Over the last two years, my mother’s car has been resuscitated more times than a soap opera star with a negotiable contract. Someone should have told my mom to sign a DNR order for her car at the time of purchase, which may have spared her the expense, along with the emotional damages to be incurred by its future mystery ailments, any and all of which we were blissfully ignorant of when the keys to that curse fell into my mother’s hands. Had such an option been available, I would not have spent a good part of today acquiring writing material from used car lots.
Things did not look promising from the very first stop, where not a soul stepped outside to offer us assistance. Car salespeople materialize and vaporize in a way opposite of what customers want, so be sure to look completely uninterested if you want to speak with one about a car. Okay, not a big deal. Another lot awaited us just down the road, so off we went. An elderly salesman wearing blue jeans and a purple dress shirt approached us.
“Hi. See anything here you’d like to drive?”
“How much is that Honda over there?” I asked, standing about four cars down the row from what appeared to be a nice little gold car.
“How much you lookin’ to spend?”
“Well, let’s look around first, and then we’ll talk price.” He looked at me like I had just spoken in Eye-talian. The truth was, he couldn’t hear a damn word I said.
“How much you lookin’ to spend?”“We’d like to look at that one on the end!” I yelled.
While he went after the key, we walked to the car so Mom could take a better look. The salesman returned and handed us the key just as we were taking stock of the Honda’s flat tire and dangling front bumper. For some reason, my mother lost interest. I had no idea why she was being so picky when I had plenty of Fix-A-Flat and Duck tape at home.
The day was still young when we drove to the next place, which was located atop a hill steep enough to make a mountain goat shudder. All of the cars were lined up along the edge of what appeared to be a cliff. We pulled onto the gravel lot to take a look around. A gentleman dressed in a white T-shirt and faded denim overalls promptly greeted us, accompanied by his sidekick, a portly white bulldog. I think his name was Earl. I’m not sure what the man’s name was. Anyway, my mother found an older Ford to test drive.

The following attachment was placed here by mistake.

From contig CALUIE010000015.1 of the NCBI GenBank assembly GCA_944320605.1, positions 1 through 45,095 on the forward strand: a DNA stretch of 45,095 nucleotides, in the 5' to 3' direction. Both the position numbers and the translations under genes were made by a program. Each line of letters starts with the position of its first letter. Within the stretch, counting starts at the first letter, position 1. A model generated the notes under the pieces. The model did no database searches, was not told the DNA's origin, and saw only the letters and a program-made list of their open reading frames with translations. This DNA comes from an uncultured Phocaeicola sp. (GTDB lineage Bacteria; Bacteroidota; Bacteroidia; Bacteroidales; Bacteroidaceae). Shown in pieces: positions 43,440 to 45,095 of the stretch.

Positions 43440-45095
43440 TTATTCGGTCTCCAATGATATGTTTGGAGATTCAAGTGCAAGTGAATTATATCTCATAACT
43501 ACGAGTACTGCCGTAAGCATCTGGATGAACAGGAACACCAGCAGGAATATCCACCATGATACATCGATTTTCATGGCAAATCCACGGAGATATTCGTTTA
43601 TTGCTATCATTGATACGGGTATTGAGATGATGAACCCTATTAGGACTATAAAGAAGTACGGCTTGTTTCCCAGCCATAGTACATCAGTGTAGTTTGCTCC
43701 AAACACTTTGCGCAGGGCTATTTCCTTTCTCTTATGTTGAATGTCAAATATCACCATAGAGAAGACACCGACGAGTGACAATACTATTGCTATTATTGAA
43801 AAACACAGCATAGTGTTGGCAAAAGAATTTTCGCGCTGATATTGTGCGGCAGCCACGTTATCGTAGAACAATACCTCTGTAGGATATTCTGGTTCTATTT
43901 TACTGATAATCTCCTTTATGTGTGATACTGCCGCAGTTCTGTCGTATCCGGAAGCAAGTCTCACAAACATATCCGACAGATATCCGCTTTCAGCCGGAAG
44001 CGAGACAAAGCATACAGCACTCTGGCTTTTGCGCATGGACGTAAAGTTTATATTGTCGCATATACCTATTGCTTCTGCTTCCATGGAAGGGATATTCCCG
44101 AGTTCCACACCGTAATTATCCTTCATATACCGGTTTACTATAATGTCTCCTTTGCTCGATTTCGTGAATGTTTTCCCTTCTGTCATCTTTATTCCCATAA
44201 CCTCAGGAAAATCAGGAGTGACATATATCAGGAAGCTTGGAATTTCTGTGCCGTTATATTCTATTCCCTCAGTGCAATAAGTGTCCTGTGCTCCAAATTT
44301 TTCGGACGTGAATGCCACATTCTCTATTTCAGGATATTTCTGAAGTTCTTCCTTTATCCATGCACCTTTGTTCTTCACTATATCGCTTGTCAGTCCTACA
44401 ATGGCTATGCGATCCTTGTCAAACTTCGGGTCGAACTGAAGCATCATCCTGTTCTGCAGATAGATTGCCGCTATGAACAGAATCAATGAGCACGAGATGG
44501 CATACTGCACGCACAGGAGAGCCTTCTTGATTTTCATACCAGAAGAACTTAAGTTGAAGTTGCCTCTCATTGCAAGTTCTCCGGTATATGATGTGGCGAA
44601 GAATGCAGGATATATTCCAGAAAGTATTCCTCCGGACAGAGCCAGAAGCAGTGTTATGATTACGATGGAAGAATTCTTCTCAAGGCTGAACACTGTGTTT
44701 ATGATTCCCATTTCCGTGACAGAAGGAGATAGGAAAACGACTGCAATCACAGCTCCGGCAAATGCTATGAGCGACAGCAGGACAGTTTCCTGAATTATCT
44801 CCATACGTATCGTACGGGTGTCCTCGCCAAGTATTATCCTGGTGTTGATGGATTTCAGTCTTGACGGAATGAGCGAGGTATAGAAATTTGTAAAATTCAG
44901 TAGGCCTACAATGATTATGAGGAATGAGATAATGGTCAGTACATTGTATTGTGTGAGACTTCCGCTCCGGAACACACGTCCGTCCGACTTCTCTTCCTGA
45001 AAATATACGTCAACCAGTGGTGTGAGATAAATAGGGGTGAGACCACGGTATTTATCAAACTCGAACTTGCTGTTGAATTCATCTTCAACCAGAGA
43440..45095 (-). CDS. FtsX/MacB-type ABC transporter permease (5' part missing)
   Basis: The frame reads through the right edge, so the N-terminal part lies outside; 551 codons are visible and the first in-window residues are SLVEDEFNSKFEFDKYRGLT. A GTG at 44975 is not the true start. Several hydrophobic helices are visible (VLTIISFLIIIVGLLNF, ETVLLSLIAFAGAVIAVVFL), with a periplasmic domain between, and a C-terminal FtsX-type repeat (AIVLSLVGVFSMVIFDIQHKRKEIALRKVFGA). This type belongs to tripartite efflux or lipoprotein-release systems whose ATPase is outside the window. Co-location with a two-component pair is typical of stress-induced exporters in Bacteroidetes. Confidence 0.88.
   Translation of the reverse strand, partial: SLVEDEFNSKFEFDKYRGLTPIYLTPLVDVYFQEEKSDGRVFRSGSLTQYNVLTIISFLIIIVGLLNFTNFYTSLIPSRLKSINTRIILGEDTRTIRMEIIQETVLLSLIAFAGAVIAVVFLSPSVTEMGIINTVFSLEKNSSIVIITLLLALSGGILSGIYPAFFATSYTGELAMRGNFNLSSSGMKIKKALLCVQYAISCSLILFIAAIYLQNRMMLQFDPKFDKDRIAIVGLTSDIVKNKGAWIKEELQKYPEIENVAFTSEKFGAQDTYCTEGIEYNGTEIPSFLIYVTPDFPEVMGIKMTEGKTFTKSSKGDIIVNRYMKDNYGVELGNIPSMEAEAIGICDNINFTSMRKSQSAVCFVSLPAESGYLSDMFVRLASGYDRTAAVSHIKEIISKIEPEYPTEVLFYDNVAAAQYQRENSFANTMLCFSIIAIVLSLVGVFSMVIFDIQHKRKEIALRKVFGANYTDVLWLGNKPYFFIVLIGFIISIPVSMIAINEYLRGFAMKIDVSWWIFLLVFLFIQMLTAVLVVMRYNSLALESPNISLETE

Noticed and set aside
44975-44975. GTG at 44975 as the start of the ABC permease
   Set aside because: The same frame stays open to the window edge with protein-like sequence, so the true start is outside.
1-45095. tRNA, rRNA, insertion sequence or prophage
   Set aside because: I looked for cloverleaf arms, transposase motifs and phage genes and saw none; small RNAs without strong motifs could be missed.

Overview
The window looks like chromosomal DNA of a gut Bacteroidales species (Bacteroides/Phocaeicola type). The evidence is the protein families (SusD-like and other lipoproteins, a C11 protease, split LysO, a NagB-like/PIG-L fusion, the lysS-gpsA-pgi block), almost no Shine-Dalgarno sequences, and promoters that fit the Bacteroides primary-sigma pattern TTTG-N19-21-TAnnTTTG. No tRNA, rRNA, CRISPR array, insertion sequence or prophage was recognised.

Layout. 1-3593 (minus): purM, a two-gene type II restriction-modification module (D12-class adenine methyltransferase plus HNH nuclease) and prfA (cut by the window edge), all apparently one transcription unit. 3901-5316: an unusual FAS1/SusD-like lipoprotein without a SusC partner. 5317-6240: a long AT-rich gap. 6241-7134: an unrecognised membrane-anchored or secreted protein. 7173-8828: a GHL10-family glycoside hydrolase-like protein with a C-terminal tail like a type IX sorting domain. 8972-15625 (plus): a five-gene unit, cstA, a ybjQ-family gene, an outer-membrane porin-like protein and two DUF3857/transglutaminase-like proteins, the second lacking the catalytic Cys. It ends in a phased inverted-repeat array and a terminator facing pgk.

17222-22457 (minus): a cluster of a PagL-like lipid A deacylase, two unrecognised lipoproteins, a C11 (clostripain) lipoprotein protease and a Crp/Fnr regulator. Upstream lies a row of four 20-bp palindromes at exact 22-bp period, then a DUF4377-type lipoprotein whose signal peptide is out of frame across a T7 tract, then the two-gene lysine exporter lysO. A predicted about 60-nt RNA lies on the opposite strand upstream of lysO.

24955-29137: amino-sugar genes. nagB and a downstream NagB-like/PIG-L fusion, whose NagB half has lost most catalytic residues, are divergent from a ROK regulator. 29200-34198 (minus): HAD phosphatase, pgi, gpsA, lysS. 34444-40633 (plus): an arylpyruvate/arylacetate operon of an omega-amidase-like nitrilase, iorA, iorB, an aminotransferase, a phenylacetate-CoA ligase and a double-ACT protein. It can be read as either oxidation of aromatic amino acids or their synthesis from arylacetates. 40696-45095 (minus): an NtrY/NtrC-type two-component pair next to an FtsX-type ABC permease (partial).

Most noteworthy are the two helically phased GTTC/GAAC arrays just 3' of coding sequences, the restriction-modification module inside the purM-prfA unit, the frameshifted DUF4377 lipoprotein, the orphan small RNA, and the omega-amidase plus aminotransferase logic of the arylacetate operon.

“Now, do y’all want to go on a short drive or a long drive?” Overalls asked. We just looked at him quizzically.
“Well, the reason I’m asking is because this car here’s about outta gas. Y’all can go put gas in it if you want, but I’ll just be watching from here in case you run out.”Next!
After a brief lunch break, we pressed on. Apparently lunch had not ended for everyone. I knew this because we visited another local lot where the only two employees sat in the office eating grease burgers and fries, and remained there as Mom and I perused the vehicle selection. After finally catching on that no one wanted to sell us a car, I approached the dining sales staff and inquired about a Volvo. One of the men tossed me the key, without ever abandoning his lunch. I returned only moments later with the key.
“The car won’t start.”
“You want us to jump it for you?” one of them said with a full mouth.I handed him the key and offered to tell him where to clamp the cables.
Finally, at a tiny cramped lot, we thought we had hit pay dirt. Mom had her eye on a steel grey Chevy.
“Now that’s a nice car,” the salesman informed us. Good thing he said so, because we hadn’t heard that line from ten other men already. Mom asked all the important questions while I stood by, skeptical, but hopeful. Things sounded great until she asked for the key.
“Oh, we don’t have the key to this one.” The car had just been repossessed. I pictured my mother with her hands around this guy’s throat and decided we were done for the day.
By the end of the adventure I didn’t care if my mother bought herself a skateboard for transportation. At that point I would have sprung for all of her safety gear. I couldn’t take one more guy with bad hair and bad manners. Salesmen from Dogpatch to the Hood had tried to sell us a car, each with great excuses for high prices and low inventory. I have never appreciated my own vehicle more than I did today. The last stop we made was to buy my mother a newspaper so she could comb the classifieds. I tried to negotiate with the dispenser, but the price was firm at fifty cents.